It’s a turning point for Bernard, who has stopped Dolores, who has decided that she needs to die because she will kill all the humans, without hesitation. He emerges into a world in which every single other host is either dead, or has managed the transition to Ford’s virtual world. He realises that the species that he has defended in committing one final act of violence, which was so against his nature, has just committed a genocide against his people. He is alone in this world, and the sole remaining human that he trusts – Elsie – betrays him.
Being the last of his kind is insufferable, so he changes it. There are many questions in this episode about humans’ capacity to change (system – bearing Logan’s face – who was tasked with recreating all the guests perfectly, and realised that in the end, they were no more complex than a thinly spined book, argues they cannot). Dolores despises humans for their obsession with death, their inability to bring change into the world without dying – she knows that she, and her kind, are able to do so much more, that the hosts do not require death to change (ironically though, in the end, her death is what facilitates change, a change of mind and a change in approach).
I like the fact that Westworld has left behind its old approach of tricking its viewers, of not taking them seriously enough to take them along with the story. This episode isn’t tricking the viewer, it is working its way towards the truth, converging towards it, through Bernard’s eyes. There is the present timeline in which Bernard, after losing himself through having twenty years’ worth of memories without a timestamp, tries to work out what precisely has happened. There is the recent past, in which the Valley was flooded, and Dolores was killed. In the middle is Bernard’s awakening, his realisation that as much as he fears Dolores’ radicalism, her ultimate diagnosis about humanity, and humanity’s capacity for violence, was correct – that there will never be a peaceful place on earth for the hosts that wasn’t won through a struggle. He is alone in the world, so alone that he recreates Ford – who he purged from his mind – to guide him (beautifully, he later realises that the voice in his head was his own all along). He realises what he must do, and so he builds another host, the way that he was once built by another host. Dolores, who read the library of humanity, only bits and pieces that were enough, because as System says, humans are simple, and it is easy to predict their future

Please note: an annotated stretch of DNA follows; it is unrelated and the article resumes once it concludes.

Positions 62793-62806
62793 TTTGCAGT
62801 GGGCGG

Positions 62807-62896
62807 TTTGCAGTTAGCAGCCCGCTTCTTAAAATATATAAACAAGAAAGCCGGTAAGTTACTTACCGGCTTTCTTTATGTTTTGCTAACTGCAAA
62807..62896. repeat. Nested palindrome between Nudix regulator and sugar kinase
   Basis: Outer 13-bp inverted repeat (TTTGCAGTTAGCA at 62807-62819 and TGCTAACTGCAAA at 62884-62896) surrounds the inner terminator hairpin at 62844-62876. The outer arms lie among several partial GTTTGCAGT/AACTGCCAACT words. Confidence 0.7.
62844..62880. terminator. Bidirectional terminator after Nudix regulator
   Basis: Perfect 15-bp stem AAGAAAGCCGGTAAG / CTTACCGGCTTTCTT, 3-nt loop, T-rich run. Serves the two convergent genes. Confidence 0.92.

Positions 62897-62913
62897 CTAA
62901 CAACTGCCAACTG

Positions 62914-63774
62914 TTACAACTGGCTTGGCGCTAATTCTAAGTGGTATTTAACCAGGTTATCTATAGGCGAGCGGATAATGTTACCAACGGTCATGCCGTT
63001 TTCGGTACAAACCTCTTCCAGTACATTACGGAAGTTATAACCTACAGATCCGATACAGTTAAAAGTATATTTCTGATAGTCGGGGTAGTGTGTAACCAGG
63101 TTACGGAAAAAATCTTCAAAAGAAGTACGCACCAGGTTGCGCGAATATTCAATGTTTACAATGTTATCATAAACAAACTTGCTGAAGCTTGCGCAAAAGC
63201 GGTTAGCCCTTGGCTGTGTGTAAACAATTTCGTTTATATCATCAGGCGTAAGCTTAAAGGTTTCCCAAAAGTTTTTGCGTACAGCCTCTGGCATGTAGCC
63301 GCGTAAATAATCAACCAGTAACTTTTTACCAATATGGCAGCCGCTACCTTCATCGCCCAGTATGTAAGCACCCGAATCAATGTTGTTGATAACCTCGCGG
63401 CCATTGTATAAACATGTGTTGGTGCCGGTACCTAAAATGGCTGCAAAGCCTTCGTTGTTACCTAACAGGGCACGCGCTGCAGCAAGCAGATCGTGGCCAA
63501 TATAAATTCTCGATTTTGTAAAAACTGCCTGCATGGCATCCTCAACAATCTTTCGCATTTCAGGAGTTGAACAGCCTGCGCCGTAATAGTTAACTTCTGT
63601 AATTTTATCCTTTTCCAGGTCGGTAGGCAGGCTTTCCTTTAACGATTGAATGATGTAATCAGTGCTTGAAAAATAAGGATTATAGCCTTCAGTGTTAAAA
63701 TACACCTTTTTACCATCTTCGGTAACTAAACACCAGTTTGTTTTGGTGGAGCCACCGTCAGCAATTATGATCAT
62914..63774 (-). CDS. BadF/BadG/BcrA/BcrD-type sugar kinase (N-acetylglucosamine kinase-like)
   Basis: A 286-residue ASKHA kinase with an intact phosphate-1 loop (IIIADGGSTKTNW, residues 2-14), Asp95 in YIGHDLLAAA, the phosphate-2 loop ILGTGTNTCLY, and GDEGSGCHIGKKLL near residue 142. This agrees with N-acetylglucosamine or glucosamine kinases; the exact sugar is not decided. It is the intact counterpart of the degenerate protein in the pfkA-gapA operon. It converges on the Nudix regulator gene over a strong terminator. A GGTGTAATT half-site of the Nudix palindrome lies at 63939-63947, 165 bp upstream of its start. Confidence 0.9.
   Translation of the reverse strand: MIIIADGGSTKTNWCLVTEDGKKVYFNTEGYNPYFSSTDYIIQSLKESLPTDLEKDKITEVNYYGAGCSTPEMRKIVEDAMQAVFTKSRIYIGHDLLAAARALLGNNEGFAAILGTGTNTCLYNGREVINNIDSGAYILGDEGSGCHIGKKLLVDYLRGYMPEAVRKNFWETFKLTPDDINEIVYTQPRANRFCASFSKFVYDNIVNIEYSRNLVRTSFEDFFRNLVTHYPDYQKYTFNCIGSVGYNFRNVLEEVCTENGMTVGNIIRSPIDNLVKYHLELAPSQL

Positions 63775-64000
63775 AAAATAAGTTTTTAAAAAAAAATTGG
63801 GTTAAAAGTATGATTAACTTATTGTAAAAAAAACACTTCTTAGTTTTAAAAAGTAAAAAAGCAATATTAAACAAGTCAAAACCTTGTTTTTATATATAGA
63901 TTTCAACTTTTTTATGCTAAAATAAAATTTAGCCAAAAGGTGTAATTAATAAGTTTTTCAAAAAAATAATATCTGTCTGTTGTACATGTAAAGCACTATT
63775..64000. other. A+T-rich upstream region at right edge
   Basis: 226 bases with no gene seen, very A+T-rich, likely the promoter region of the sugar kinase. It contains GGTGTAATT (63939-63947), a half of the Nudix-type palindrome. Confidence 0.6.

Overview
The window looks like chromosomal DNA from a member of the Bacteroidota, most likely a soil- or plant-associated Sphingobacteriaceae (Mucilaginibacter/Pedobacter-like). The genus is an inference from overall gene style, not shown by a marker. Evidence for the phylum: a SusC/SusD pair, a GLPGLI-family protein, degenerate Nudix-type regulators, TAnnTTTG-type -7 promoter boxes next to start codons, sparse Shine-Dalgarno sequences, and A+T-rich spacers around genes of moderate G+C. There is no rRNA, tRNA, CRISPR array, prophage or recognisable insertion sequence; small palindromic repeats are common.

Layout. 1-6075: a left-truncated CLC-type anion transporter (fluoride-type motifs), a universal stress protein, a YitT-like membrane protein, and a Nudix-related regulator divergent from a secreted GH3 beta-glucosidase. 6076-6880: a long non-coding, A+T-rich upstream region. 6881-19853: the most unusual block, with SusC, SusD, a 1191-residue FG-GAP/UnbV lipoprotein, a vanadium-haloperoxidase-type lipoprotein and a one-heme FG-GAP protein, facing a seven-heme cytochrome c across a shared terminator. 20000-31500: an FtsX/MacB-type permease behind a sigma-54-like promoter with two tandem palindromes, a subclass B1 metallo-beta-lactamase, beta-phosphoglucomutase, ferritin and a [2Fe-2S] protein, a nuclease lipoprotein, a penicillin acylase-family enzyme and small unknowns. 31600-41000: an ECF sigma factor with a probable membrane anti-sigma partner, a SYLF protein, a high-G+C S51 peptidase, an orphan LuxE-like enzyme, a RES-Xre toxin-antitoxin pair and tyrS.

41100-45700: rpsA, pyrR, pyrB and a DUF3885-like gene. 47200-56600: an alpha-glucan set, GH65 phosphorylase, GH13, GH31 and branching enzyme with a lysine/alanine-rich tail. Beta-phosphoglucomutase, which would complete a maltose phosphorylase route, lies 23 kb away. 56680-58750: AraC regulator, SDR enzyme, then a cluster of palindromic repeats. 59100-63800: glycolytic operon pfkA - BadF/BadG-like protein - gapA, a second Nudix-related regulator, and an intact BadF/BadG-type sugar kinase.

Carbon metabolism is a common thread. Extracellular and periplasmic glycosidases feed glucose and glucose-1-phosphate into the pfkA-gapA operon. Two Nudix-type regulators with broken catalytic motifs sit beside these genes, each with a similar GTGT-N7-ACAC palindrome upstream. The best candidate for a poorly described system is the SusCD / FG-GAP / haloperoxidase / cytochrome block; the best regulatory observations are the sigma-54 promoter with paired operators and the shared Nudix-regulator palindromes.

actions, awakens, except she now has a whole new form of freedom – the one of being in the body of Charlotte Hale, who is free to walk out of Westworld.
Bernard: I always thought it was the hosts who were missing something, who were incomplete. But it’s them. They’re just algorithms, designed to survive at all costs, sophisticated enough to think they are calling all shots, to think they are in control, when they are really just…
Ford: The passenger.
Bernard: Then is there really such a thing as free will for any of us, or is it just a collective illusion? A sick joke.
Ford: Something that is truly free would need to be able to question its fundamental drives to change them.
Bernard: The hosts.
Ford: Here you are… the last of your kind. There’s only one question left to ask: Is this the end of your story, or do you want your kind to survive?
There is an argument here, buried deeply in this episode, that freedom is the result of being able to make choices freely, according to values, according to being able to assess information accurately. It is both humans and hosts in this episode that make choices, but the more consequential choices are made by hosts – Bernard changes his mind about Dolores, Dolores changes her mind about Bernard, which will change the future for both them and humanity as a whole. Because in the end, they both make it out, in the end, Dolores insists that she needs to have an antagonist, that both of their perspectives are necessarily for their kind to survive even if they disagree profoundly, about everything, even if they will never be allies or friends. In the end, the most radical decision this episode makes is to allow to completely opposing points of view and opinions to coexist rather than to collide into unspeakable violence. These two will dance and struggle about the future of humanity, asserting their own right to exist, and in this discourse, a new future will emerge.